Early Monday morning we got the call. A woman in Los Lunas had a bird in her bathtub (No water). Could Hawks Aloft come get it? The first thing to establish: was it a hawk?
We have a series of questions we ask to determine, as closely as possible, what type of winged creature a member of the public has. This person was adamant she had a small hawk, probably a Kestrel. Transporting and handling a raptor usually takes special skills. Before driving an hour to pick up a bird, we ensure it is one of our target species; raptor, corvid, or roadrunner, because anyone can transport a songbird to the Wildlife Rehabilitator.
The next question: was it truly injured? Many fledgling birds, including raptors, are "kidnapped" from the wild each year because well-meaning people pick them up when they are in the awkward "just out of the nest" stage. They will be clumsy fliers for a few days, but their parents continue to care for them. Even trying to watch the bird to determine if it is abandoned will keep the parents away. Right now, it is mostly passed fledgling season. So the little bird was probably not a "brancher" learning to fly. The Los Lunas folks were able to easily scoop up this particular bird with a towel, and the husband proceeded to examine its wings and legs without the bird retaliating (i.e. grabbing him back!). So this bird was probably injured.
Our Raptor Biologist, Ron Kellermueller, found on his arrival that the bird in the bathtub was indeed a hawk - a Sharp-shinned Hawk, smaller relative of the Cooper's Hawk so ubiquitous to the Rio Grande bosque. When he arrived at the office with his feathered charge, we did a quick once over and found no broken bones, but a marked discrepancy in the fleshiness on either side of the keel. Just like our muscles atrophy without use, if a bird has an injury that prevents proper flying, the muscles of the keel will wither from disuse. The one-sided nature of this bird's muscle problem pointed to a possible fracture of the coracoid, a collar-bone like part of a bird's skeletal system. This bone provides muscle attachment for the strong flight muscles of the chest. A fractured coracoid will prevent flight. The good news is, with cage rest and supportive care, this little bird should make a full recovery, and be back to terrorizing songbirds soon!
Monday, September 15, 2008
Thursday, September 11, 2008
Friday, September 5, 2008
I'm not sure that the question I have is about a hawk/owl/or what. We have a relatively large bird that comes out at night and makes a horrifying SCREEEEEECH sound. I listened to the screech owl sounds on line and it sounds nothing like it. I would estimate the size to be about 12" tall. Got any suggestions? I am really interested in what it is. Thanks!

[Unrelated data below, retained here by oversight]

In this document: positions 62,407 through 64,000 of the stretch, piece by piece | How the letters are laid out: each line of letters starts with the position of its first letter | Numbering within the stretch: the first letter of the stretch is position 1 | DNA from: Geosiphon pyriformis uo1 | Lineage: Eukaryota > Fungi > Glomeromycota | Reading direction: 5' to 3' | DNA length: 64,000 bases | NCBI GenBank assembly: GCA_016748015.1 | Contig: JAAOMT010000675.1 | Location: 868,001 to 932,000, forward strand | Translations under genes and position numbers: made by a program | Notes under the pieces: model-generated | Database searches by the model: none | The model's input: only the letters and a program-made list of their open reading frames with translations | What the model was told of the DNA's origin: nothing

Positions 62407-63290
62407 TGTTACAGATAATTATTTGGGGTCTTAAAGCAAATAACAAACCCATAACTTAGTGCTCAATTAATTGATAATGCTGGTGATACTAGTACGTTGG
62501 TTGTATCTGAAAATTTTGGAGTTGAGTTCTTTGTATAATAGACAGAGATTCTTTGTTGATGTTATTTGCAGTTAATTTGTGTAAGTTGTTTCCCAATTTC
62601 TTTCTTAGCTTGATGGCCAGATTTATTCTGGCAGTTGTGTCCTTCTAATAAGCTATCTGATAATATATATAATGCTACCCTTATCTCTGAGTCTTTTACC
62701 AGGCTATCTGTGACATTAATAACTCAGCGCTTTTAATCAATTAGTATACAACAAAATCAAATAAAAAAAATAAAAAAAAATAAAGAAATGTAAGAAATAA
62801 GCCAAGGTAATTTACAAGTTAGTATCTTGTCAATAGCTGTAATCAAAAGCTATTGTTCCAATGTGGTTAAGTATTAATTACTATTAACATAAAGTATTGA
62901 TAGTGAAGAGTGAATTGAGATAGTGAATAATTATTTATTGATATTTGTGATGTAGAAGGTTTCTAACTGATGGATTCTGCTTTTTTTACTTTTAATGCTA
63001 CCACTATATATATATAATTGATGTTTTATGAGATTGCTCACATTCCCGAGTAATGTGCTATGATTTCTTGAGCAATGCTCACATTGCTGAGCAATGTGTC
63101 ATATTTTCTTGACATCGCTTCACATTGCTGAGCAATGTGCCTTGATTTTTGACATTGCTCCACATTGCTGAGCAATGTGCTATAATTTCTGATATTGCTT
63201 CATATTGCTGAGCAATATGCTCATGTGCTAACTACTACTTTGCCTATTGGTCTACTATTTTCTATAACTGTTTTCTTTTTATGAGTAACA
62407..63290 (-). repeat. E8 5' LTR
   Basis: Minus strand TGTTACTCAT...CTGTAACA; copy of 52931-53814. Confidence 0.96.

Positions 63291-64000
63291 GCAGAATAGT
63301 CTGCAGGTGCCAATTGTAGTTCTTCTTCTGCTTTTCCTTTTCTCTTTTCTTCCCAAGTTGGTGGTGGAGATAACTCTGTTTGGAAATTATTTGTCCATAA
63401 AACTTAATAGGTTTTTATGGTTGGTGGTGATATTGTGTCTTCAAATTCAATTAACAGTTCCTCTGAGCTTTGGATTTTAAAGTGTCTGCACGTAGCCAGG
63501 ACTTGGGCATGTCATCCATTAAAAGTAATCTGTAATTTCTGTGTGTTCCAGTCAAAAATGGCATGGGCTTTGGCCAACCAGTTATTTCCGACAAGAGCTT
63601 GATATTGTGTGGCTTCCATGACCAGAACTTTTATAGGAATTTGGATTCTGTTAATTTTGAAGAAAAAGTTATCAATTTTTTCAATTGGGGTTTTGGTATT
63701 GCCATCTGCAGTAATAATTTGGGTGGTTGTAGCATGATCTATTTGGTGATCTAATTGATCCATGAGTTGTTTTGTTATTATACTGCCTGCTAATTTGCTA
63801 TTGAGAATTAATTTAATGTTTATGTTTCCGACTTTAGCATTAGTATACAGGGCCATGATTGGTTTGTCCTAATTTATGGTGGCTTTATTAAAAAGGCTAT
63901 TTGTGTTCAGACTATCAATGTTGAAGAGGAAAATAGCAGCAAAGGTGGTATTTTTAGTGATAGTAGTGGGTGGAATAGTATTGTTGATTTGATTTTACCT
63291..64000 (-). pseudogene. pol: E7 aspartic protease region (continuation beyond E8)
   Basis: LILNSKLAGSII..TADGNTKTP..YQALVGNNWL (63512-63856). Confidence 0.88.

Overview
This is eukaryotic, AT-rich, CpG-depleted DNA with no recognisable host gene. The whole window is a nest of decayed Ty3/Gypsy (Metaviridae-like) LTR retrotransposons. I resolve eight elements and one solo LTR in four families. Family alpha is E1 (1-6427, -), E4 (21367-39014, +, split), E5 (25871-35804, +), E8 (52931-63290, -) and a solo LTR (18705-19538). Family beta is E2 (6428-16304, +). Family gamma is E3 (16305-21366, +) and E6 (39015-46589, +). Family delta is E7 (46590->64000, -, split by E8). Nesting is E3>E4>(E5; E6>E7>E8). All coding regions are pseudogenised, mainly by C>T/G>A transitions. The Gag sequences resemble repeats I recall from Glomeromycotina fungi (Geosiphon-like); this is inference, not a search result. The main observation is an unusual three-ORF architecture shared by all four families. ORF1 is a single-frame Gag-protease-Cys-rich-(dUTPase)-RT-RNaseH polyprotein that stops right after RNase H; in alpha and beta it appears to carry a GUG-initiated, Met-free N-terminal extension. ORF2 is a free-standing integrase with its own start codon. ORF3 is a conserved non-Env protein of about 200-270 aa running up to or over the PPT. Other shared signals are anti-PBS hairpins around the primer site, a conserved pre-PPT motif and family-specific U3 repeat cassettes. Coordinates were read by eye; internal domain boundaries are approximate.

Midwest Wisconsin, near the Mississippi
As you may guess, it can be very difficult to identify a bird through an e-mail! You have, however, provided two essential details: that it comes out at night, and that it makes a horrible screeching noise! To help further identify, we might need some more information, such as:
-Is the bird calling from on the ground, or up in a tree?
-Can you see anything at all that gives you an impression of shape or color, or even pale vs. dark?
-Are you in a rural area or in the center of a town or city?
Based on the information we have, though, one bird that springs to mind is a Barn Owl. Barn Owls are large, pale birds that frequently live in barns or other man-made structures (hence the name). They can even be attracted to Barn Owl-sized birdhouses! Their typical call is a horrid, squealing screech. While they don't often make noise, they will do so if they are disturbed, such as by human presence! They have a wide habitat range, and can be found in agricultural areas as well as suburbs. The male Barn Owl is smaller than the female, just above 12 inches long.
I copied a link that contains some Barn Owl information, as well as some of their calls. The "typical" call is the one that sounds the weirdest, to me! So listen to that call, and if that's not the bird you are hearing, try to get a little bit better of a look. If you get some more information, please let me know - We'd like to help you solve your mystery bird!
Tuesday, September 2, 2008
Malcolm Kellermueller, Fledgling Biologist, is shown releasing Burrow Owls that were relocated from a construction site in Santa Fe, New Mexico. Four owls, one adult and three young, had to be safely excavated from three burrows and relocated to an area where they would not be disturbed. Malcolm is the son of Ron Kellermueller, HAI Raptor Biologist